A common gripe of ambitious people is the oppressive culture of mediocrity that almost everyone experiences at work: boring tasks, low standards, risk aversion, no appetite for excellence, and little chance to advance. The question is often asked: where does all this mediocrity come from? Obviously, there are organizational forces– risk-aversion, subordination, seniority– that give it an advantage, but what might be an individual-level root cause that brings it into existence in the first place? What makes people preternaturally tolerant of mediocrity, to such a degree that large organizations converge to it? Is it just that “most people are mediocre”? Certainly, anyone can become complacent and mediocre, given sufficient reward and comfort, but I don’t think it’s a natural tendency of humans. In fact, I believe it leaves us dissatisfied and, over the long run, disgusted with working life.
Something I’ve learned over the years about the difference between mediocrity and excellence is that the former is focused on ”being” and what one is, while the latter is about doing and what one creates or provides. Mediocrity wants to be attractive or important or socially well-connected. Excellence wants to create something attractive or perform an important job. Mediocrity wants to “be smart” and for everyone to know it. Excellence wants to do smart things. Mediocrity wants to be well-liked. Excellence wants to create things worth liking. Mediocrity wants to be one of the great writers. Excellence wants to write great works. People who want to hold positions, acquire esteem, and position their asses in specific comfortable chairs tend to be mediocre, risk-averse, and generally useless. The ones who excel are those who go out with the direct goal of achieving something.
The mediocrity I’ve described above is the essence of careerism: acquiring credibility, grabbing titles, and taking credit. What’s dangerous about this brand of mediocrity is that, in many ways, it looks like excellence. It is ambitious, just toward different ends. Like junk internet, it feels like real work is getting done. In fact, this variety of mediocrity is not only socially acceptable but drilled into children from a young age. It’s not “save lives and heal the sick” that many hear growing up, but “become a doctor”.
This leads naturally to an entitlement mentality, for what is a title but a privilege of being? Viscount isn’t something you do. It’s something you are, either by birth or by favor. Upper-tier corporate titles are similar, except with “by favor” being common because it must at least look like a meritocracy when, in truth, the proteges and winners have been picked at birth.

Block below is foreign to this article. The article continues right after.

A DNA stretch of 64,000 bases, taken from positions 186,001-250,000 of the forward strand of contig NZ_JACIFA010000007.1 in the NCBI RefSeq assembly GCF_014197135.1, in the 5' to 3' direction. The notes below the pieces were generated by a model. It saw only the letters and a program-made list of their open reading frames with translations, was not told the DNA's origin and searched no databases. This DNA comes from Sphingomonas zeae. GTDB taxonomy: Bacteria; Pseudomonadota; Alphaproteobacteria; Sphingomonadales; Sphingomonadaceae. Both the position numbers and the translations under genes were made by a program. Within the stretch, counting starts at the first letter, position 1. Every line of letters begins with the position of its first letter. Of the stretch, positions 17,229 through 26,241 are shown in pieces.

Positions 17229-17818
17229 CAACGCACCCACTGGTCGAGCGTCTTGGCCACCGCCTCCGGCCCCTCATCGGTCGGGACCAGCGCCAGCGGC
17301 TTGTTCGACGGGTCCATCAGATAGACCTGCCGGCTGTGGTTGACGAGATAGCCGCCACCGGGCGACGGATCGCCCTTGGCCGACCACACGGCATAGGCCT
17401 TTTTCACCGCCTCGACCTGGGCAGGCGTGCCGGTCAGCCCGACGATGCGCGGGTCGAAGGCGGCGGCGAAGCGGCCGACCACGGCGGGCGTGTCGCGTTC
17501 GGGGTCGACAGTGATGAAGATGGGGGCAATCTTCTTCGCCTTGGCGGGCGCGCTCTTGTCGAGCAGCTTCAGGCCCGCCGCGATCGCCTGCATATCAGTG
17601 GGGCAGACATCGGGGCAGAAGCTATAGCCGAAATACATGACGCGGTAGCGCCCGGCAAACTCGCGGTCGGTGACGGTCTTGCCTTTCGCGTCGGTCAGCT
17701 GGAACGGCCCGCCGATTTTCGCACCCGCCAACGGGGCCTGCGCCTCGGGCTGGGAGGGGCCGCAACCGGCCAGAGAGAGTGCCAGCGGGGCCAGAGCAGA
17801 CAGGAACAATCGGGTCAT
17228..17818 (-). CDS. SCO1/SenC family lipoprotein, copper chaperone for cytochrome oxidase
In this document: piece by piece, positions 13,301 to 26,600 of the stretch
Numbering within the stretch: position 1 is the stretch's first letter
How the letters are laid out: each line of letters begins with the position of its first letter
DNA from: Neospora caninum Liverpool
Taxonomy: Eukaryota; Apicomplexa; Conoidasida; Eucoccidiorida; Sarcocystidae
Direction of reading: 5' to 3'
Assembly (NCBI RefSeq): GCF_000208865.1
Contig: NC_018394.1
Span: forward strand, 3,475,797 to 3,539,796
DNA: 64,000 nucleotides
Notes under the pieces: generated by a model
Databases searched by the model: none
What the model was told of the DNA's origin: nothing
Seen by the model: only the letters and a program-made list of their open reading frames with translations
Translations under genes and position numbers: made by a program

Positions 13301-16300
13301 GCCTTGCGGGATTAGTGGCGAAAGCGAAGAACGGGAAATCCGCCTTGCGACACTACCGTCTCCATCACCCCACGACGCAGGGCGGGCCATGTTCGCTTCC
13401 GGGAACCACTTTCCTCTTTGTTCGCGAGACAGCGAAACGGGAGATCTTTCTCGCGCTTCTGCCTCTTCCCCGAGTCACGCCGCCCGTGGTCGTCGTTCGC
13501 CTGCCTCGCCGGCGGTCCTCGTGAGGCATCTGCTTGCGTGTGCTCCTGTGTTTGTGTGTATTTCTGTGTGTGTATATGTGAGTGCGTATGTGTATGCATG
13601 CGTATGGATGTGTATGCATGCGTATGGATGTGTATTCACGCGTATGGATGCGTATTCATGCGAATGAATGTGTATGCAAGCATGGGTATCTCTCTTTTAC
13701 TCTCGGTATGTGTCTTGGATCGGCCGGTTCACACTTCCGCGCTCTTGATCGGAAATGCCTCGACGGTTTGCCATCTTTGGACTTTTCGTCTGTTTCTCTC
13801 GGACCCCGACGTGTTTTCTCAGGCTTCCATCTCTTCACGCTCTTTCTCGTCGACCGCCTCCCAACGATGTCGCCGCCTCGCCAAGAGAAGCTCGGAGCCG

Corporations tend to be risk-averse and pathological, to such a degree that opportunities to excel are rare, and therefore become desirable. Thus, they’re allocated as a political favor. To whom? To people who are well-liked and have the finest titles. To do something great in a corporate context– to even have the permission to use your own time in such a pursuit– one first has to be something: well-titled, senior, “credible”. You can’t just roll up your sleeves and do something useful and important, lest you be chastised for taking time away from your assigned work. It’s ridiculous! Is it any wonder that our society has such a pervasive mentality of entitlement? When being something must occur before doing anything, there is no other way for people to react.
As I get older, I’m increasingly negative on the whole concept of careerism, because it makes being reputable (demonstrated through job titles) a prerequisite for doing something useful, and thereby generates a culture of entitled mediocrity, because its priorities lead naturally that way. What looks like ambition is actually a thin veneer over degenerate, worthless social climbing. Once people are steeped in this culture for long enough, they’re too far gone and real ambition has been drained from them forever.
This, I think, is Corporate America’s downfall. In this emasculated society, almost no one wants to do any real work– or to let anyone else do real work– because that’s not what gets rewarded, and to do anything that’s actually useful, one has to be something (in the eyes of others) first. This means that the doers who remain tend to be the ones who are willing to invest years in the soul-sucking social climbing and campaigning required to get there, and the macroscopic result of this is adverse selection in organizational leadership. Over time, this leaves organizations unable to adapt or thrive, but it takes decades for that process to run its course.
What’s the way out? Open allocation. In a closed-allocation dinosaur company, vicious political fights ensue about who gets to be “on” desirable projects. People lose sight of what they can actually do for the company, distracted by the perpetual cold war surrounding who gets to be on what team. You don’t have this nonsense in an open-allocation company. You just have people getting together to get something important done. The way out is to remove the matrix of entitlement, decisively and radically. That, and probably that alone, will evade the otherwise inevitable culture of mediocrity that characterizes most companies.